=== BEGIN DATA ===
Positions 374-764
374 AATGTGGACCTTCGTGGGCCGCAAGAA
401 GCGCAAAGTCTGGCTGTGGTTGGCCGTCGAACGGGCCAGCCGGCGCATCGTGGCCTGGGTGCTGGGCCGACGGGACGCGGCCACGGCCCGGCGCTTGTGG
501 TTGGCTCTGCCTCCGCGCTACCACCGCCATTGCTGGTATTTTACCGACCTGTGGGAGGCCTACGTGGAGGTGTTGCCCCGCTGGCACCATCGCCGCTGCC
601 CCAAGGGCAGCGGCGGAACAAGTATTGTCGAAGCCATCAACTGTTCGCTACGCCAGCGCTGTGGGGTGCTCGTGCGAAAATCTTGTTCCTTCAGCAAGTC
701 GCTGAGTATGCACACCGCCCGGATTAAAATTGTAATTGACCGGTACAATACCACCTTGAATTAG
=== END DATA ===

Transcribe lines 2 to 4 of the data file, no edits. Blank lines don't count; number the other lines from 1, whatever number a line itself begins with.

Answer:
374 AATGTGGACCTTCGTGGGCCGCAAGAA
401 GCGCAAAGTCTGGCTGTGGTTGGCCGTCGAACGGGCCAGCCGGCGCATCGTGGCCTGGGTGCTGGGCCGACGGGACGCGGCCACGGCCCGGCGCTTGTGG
501 TTGGCTCTGCCTCCGCGCTACCACCGCCATTGCTGGTATTTTACCGACCTGTGGGAGGCCTACGTGGAGGTGTTGCCCCGCTGGCACCATCGCCGCTGCC